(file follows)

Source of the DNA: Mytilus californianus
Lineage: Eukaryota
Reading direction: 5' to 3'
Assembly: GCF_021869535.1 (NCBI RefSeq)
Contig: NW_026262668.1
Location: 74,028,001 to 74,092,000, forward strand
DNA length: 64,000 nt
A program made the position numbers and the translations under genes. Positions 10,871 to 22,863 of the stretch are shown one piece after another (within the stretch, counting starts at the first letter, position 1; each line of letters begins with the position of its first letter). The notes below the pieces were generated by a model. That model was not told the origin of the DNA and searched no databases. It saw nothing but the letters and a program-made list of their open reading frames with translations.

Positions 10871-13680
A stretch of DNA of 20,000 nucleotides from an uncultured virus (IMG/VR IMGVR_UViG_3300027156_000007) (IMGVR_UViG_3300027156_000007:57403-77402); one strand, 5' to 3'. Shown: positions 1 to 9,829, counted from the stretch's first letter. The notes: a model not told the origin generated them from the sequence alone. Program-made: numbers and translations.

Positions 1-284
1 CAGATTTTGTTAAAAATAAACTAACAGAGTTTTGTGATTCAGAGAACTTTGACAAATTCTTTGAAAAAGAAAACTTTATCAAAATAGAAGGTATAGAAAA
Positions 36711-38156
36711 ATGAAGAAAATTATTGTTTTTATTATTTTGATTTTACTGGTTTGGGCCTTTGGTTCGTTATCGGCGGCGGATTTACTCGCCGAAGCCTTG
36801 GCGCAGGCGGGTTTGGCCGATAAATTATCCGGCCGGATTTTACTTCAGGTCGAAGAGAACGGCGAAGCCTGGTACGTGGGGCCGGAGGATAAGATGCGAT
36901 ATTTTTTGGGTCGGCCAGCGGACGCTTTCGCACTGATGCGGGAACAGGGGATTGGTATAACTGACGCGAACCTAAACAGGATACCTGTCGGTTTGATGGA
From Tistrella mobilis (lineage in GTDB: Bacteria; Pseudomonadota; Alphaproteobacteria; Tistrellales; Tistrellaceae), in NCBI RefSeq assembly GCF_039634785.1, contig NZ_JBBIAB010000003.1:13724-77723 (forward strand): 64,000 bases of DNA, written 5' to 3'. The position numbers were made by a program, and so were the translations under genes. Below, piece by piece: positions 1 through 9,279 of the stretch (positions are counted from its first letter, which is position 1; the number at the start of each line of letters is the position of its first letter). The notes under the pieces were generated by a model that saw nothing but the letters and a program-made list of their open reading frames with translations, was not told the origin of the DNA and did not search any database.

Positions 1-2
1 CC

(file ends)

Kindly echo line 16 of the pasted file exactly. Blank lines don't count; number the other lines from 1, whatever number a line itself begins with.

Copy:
36901 ATTTTTTGGGTCGGCCAGCGGACGCTTTCGCACTGATGCGGGAACAGGGGATTGGTATAACTGACGCGAACCTAAACAGGATACCTGTCGGTTTGATGGA